Referenda were the most frequently used method to increase transportation funding according to a new report released by the Association County Commissioners of Georgia (ACCG), which examines efforts by other states to increase transportation funding since 2000.
The report, “Coping with Transportation Funding Deficits: A Survey of the States,” incorporates information from more than 35 states and highlights how these states are working to address transportation infrastructure investment needs through a
variety of methods and revenue sources.
The report identifies several trends, including the growing popularity of asking voters to approve new transportation funding that is not tied to traditional sources such as the motor fuel tax but instead is tailored to meet the specific needs of their state and local governments.
“We need to come together to find a solution that addresses both the state’s needs and allows counties and regions of counties the flexibility to meet their varied needs,” said ACCG Executive Director Jerry Griffin. “This report shows that other states are facing similar challenges and finding solutions – Georgia can do the same.”
Key findings in the report include:
• Referenda were the most frequently used method to increase transportation funding.
At least 210 referenda were proposed to increase revenues for transportation since 2000, with varying levels of success. States are veering away from the traditional transportation revenue source of motor fuel taxes; instead, referenda were primarily regarding sales and property taxes, bonds and other fees.
• Many states are enabling local governments and existing or newly-defined regions to
develop their own revenue generating solutions. More local tax measures (173) were
proposed than any other type of referenda. In addition, 19 regional measures also were proposed. The majority (13) of these proposals included sales tax increases, and nine of them were approved.
• Most of the statewide measures that were proposed to voters were for the approval of bond projects. Fourteen of the seventeen statewide ballot measures were for bond
• Many state legislatures are taking direct action to increase transportation funding.
Six states increased the motor fuel tax. Twelve raised fees, primarily vehicle registration fees, and three enabled their largest metropolitan regions to levy sales taxes for transportation.
The report inventories specific proposals at the local, regional and state level, and includes the purpose for which the funds were proposed. It also includes additional information on legislation enacted by state legislatures.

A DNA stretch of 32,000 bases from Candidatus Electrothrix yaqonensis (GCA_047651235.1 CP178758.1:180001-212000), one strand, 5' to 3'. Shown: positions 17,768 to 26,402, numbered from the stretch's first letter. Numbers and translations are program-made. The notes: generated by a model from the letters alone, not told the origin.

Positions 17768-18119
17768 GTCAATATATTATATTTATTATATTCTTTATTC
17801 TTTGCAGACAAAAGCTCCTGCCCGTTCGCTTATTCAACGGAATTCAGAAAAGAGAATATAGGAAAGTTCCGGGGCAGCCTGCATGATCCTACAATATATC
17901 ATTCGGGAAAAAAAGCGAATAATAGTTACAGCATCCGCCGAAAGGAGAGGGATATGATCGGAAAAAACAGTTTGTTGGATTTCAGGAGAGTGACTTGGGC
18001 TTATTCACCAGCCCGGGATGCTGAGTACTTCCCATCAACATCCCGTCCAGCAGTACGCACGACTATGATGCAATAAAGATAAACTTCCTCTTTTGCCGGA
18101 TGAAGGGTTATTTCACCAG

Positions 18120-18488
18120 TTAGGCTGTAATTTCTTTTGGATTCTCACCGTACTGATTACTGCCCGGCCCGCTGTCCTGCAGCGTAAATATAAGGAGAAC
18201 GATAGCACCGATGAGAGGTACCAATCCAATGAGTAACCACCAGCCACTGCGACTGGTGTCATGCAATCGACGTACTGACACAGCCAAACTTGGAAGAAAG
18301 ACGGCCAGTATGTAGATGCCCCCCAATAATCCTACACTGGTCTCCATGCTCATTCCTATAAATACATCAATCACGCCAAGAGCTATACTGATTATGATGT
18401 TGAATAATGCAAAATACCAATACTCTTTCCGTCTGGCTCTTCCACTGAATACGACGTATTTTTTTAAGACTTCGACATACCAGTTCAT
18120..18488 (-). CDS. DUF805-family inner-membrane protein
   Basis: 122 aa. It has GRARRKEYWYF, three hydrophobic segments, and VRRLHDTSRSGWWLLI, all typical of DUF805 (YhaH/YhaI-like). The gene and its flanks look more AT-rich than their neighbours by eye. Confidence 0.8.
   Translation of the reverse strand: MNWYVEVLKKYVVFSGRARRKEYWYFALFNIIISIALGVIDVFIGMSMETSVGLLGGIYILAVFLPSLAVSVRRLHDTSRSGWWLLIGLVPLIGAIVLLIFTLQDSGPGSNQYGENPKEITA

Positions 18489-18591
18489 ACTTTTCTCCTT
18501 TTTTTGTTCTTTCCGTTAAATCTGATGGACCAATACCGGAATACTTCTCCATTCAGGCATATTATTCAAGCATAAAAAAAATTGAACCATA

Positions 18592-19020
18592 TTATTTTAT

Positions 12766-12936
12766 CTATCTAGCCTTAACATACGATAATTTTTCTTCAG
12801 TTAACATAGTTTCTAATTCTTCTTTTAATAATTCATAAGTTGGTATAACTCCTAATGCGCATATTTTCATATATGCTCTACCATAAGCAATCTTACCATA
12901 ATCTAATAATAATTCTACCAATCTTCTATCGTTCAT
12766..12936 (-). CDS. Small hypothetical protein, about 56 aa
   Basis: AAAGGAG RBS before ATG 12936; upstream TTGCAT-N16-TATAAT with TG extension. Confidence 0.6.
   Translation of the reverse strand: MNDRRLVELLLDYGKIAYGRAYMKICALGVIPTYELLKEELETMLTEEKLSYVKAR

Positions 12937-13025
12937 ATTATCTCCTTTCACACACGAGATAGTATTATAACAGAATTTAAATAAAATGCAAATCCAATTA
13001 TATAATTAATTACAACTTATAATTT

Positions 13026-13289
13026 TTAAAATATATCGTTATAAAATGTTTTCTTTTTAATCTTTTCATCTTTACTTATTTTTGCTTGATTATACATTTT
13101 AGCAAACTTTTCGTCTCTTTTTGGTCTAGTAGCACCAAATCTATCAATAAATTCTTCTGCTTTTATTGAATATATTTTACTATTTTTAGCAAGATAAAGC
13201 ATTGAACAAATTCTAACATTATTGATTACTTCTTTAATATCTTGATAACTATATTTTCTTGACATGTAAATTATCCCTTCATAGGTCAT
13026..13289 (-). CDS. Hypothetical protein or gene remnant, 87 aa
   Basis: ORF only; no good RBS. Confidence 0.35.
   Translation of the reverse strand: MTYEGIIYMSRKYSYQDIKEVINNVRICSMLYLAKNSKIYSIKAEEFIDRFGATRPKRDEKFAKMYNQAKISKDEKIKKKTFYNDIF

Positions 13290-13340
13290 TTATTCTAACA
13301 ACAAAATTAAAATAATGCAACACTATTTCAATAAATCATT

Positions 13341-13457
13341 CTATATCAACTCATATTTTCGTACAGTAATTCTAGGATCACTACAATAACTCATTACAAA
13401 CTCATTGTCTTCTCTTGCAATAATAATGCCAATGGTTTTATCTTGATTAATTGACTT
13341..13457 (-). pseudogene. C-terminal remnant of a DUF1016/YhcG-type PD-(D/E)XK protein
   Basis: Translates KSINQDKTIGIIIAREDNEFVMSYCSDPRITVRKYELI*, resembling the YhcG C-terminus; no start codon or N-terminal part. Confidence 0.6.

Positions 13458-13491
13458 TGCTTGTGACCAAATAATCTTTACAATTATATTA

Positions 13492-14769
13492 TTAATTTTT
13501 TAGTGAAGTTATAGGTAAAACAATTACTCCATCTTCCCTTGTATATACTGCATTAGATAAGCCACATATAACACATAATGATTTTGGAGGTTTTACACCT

“Our primary purpose in developing this report was to assist Georgia’s policymakers by providing them with a comprehensive overview of legislative strategies used by other states,” said Matthew Hicks, ACCG Associate Policy Director for Economic Development and Transportation. “We learned that there is no single answer to transportation funding. States are developing solutions to meet their specific needs and empowering local governments with the tools necessary to address their own transportation challenges.”
ACCG is a strong proponent of investing in transportation infrastructure in Georgia to achieve state transportation goals and to provide consistent funding for transportation projects at the local level. The organization has actively worked with the Governor’s Office, state legislators, the Department of Transportation and state transportation authorities and others including the Get Georgia Moving Coalition to meet the needs of all Georgians.
The “Coping with Transportation Funding Deficits” report was compiled using information from several organizations that track transportation funding and finance, including the Center for Transportation Excellence, a non-partisan policy research center created to serve the needs of communities and transportation organizations nationwide, and the National Conference of State Legislatures (NCSL). In addition, ACCG staff conducted informal surveys of 27 states via phone and email interviews, as well as Internet searches.
The complete report is available at www.accg.org.